According to Keebler, the dance/electronic music’s listening audience isn’t just the “Jersey Shore” crowd, either. “Listeners are from a variety of backgrounds, ages and locations,” he stated. “Electronic/dance music festivals like the “Electric Daisy Carnival” are sell-out events with over 100,000 attendees.”
Electronic/dance music itself, incorporates an array of styles including house, techno, drum and bass, and synth pop and the increased popularity of it in the United States seems to have created unique artistic development in the ever-evolving plethora of named genres, styles and sub-styles. Many “alternative rock” bands (usually featured on college radio for the first time) have DJ mixes of their songs, including Goyte’s hit, “Somebody that I Used to Know,” that had a heavy rotation on Z88.9.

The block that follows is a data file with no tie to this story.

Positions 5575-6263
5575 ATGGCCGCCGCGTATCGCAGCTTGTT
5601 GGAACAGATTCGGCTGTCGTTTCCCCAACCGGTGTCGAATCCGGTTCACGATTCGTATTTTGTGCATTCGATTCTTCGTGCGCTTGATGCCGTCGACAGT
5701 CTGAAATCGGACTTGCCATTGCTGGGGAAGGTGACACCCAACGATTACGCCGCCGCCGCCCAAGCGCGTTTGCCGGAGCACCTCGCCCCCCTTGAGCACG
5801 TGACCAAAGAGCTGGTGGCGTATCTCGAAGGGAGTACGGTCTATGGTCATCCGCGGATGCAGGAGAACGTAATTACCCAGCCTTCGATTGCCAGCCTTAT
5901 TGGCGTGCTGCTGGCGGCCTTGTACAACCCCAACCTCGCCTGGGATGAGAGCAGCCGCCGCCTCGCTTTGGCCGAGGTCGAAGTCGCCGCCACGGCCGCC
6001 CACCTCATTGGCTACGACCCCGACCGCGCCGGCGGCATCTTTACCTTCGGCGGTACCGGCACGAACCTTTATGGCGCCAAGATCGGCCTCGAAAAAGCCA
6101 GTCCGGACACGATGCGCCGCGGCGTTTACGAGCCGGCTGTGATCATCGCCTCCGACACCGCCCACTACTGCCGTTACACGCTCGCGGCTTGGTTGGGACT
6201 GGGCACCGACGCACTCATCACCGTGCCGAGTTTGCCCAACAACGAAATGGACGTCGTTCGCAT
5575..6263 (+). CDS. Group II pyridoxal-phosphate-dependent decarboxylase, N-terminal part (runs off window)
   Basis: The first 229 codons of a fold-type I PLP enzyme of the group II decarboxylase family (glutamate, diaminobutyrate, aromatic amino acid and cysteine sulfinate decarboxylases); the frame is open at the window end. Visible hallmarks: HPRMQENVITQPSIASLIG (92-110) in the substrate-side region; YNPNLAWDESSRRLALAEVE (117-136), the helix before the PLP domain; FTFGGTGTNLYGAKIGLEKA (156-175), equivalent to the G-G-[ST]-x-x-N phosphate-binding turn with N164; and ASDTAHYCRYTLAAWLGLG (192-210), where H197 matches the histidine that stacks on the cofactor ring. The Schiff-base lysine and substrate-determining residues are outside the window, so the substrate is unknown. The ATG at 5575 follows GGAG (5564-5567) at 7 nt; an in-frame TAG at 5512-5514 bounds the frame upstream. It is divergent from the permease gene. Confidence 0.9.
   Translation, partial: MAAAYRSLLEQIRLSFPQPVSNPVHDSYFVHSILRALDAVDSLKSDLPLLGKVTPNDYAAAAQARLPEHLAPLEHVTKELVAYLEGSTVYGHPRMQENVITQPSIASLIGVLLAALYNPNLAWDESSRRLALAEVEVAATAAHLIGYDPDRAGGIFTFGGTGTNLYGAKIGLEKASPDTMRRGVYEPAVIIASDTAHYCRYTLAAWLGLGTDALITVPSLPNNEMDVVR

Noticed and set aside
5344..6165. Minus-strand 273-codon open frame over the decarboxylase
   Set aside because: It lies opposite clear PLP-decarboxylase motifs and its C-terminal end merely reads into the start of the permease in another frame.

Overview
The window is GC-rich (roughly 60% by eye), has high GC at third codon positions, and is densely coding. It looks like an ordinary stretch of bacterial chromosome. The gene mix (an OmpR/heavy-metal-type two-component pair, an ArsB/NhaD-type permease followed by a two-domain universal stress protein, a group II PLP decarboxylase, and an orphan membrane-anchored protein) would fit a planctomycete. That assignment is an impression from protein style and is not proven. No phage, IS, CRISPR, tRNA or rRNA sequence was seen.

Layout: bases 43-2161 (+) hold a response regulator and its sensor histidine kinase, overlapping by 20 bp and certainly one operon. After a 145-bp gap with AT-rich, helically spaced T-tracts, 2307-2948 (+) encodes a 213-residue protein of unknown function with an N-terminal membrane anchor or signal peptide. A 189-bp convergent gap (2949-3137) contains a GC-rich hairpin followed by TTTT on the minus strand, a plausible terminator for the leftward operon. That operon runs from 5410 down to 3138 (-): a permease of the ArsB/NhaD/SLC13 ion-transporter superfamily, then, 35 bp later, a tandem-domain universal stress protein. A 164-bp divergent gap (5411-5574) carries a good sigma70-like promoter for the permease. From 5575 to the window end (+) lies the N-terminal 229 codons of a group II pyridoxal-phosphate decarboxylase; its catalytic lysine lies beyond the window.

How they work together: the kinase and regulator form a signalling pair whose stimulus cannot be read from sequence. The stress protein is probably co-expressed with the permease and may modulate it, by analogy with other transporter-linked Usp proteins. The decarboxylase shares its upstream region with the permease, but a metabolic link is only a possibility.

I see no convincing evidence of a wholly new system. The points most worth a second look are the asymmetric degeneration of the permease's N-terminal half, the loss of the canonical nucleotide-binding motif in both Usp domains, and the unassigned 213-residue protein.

In Philadelphia, the dance/electronic music club scene is also making resurgence and the city has a diverse DJ scene of electronic dance music, based in an area sometimes called Vinyl Row on Fourth Street. Most major events and parties are advertised in a column by Sean O’Neal called DJ Nights in the Philadelphia City Paper.
Popular artists including the likes of The Wanted, Alexis Jordan, Lady Gaga, Pitbull, Example, and Steve Aoki, have been feature interviews of Z88.9. Other popular artists including Avicii, Calvin Harris, Afrojack and Skrillex shine with hit after hit on the station. Z88.9 also features “specialty” shows for a wider listening audience including classic rock, bluegrass, progressive rock, fusion and metal at specific times and days. And since the college station has reformatted, what about student participation?